I find it so ironic that Joyce is a founder of the United Kingdom Reading Association which became the United Kingdom Literacy Association because within the UKLA there are some staunch critics of governmental promotion of Systematic Synthetic Phonics and the statutory Year One Phonics Screening Check. Members of the UKLA nowadays do not really present as being into phonics despite some begrudging references of the need for phonics.
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debbie



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PostPosted: Sun Sep 21, 2014 1:05 pm    Post subject: Reply with quote

In light of mentioning the United Kingdom Literacy Association above, I thought I would take a quick look at the UKLA website to see whether there is any reflection of, or an interest in, phonics or promotion of phonics nowadays considering that one of it's key founders, Dr Joyce Morris, drew attention to the importance of phonics - that is the link between the 44 phonemes (smallest identifiable sounds which usually change the meaning of words such as /b/ /oa/ /t/ and /k/ /oa/ /t/) and the letters or letter groups which are code for those sounds.

Well - readers can take a look for themselves at the modern UKLA site - but I can say that there is virtually no reflection of 'phonics' at all.

I did find a case study of a special needs 4 year old, however, which refers to the Simple View of Reading and the guidance within 'Letters and Sounds' (DfES 2007) - but, sadly, the adaptation of systematic phonics teaching by the person conducting the case study to 'personalise' phonics or to 'make the learning meaningful' meant that the little girl concerned got nothing like the kind of teaching methods of Systematic Synthetic Phonics as it looks in all the leading SSP programmes.

It is the obsession by so many in the field of literacy, or the phonics detractors, for the need to make all learning 'meaningful' and 'personal' which ends up with a gross distortion and dilution of the truly effective SSP approach.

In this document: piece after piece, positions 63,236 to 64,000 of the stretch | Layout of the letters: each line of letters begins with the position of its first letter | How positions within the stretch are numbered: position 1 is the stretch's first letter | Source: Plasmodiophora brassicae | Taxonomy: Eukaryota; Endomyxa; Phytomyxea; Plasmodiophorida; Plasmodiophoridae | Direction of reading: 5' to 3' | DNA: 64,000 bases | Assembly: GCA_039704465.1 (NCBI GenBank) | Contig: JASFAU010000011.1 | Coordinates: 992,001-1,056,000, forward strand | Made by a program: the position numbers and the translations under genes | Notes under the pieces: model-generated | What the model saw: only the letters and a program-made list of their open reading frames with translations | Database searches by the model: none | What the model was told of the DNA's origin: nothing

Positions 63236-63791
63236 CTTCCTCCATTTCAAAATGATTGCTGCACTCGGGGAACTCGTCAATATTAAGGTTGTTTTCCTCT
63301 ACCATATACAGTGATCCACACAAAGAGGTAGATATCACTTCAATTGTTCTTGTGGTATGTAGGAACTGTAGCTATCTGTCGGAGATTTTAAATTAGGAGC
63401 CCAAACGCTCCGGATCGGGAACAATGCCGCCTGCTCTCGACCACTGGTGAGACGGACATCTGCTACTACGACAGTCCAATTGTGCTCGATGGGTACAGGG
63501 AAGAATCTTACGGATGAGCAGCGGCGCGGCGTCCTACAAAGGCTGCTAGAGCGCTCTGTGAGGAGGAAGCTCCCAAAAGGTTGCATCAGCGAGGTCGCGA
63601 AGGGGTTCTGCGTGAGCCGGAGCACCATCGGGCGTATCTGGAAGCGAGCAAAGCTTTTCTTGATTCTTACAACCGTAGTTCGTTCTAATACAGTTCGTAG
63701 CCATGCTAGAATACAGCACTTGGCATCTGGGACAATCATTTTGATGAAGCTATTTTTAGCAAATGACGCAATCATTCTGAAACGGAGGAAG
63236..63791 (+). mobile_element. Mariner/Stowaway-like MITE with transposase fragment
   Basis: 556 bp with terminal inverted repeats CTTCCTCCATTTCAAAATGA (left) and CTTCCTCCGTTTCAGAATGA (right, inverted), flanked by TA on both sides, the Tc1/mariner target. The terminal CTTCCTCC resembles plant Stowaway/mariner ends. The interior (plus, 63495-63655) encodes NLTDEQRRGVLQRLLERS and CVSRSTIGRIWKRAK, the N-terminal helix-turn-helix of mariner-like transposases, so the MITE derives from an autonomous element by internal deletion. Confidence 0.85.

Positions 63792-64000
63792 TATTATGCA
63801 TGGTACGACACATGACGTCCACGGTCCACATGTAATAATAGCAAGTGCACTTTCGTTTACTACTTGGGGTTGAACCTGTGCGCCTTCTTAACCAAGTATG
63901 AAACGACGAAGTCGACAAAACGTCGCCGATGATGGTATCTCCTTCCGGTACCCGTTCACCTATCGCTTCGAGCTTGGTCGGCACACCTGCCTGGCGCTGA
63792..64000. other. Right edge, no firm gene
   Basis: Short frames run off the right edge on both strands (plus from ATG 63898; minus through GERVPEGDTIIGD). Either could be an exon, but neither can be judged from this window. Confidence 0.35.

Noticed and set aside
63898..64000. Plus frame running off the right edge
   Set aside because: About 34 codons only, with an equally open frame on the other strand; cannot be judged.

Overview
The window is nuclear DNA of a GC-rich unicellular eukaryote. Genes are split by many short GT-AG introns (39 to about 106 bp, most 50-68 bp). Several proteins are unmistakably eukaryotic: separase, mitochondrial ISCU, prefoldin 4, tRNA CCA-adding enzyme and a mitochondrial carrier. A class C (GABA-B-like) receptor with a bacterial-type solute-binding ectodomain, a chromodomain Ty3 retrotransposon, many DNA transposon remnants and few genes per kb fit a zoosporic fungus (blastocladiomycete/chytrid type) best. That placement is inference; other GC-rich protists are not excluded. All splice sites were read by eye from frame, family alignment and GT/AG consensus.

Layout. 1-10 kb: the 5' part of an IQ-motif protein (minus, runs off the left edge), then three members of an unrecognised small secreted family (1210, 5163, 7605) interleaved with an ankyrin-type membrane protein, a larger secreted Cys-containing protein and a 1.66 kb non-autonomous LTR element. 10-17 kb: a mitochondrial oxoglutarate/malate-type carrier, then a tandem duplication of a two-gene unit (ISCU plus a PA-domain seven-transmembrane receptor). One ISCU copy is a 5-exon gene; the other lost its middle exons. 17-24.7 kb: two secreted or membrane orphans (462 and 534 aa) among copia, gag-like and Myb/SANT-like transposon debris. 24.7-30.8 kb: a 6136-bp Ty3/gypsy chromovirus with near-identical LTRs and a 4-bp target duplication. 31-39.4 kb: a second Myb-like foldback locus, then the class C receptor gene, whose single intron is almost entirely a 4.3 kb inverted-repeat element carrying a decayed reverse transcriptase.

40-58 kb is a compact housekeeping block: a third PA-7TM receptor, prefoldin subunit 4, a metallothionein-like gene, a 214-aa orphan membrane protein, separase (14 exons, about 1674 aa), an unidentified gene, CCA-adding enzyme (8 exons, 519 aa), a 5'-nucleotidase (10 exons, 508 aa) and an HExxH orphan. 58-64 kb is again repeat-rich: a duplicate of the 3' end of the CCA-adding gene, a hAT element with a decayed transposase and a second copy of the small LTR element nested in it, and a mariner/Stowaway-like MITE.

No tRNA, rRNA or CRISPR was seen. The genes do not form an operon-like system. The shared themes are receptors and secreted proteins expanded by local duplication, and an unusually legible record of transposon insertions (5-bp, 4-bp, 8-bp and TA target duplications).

See the case study (very short - easy reading) shown via the right-hand corner of this UKLA webpage:

http://www.ukla.org/resources/
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debbie



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PostPosted: Sun Sep 21, 2014 1:12 pm    Post subject: Reply with quote

In fact, David Reedy of the UKLA has headed up a number of challenges to the Year One Phonics Screening Check - for example, in the magazine 'Teach Primary' and via the online TES 'opinion' section where a number of weighty professionals signed an open letter to Michael Gove (then, Secretary of State for Education) to withdraw the Year One Phonics Screening Check.

I have started a number of threads on this 'topical' message forum describing the attempts of various phonics detractors in the UK currently working hard to undermine phonics one way or another. I don't know what Joyce Morris would think of this considering that she worked for the research organisation NFER for a number of years and understands the importance of testing and gaining an overview of trends in reading levels over time.

Anyway, it is enormously time-consuming but I think very important that people such as myself keep responding to the phonics detractors where we can - and certainly in the media through the channels of which it is very difficult to get good and accurate information disseminated.

Here I address point for point Reedy's issues with the Year One Phonics Screening Check:


http://www.phonicsinternational.com/reedy_response.pdf
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debbie



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PostPosted: Sun Sep 21, 2014 6:44 pm    Post subject: Reply with quote

Thank goodness, the amazing sleuth, Susan Godsland, has kindly found a link that works for Dr Joyce Morris's famous 'Phonicsphobia' paper:


http://www.englishspellingsociety.org/journals/j17/fonicsfobia.php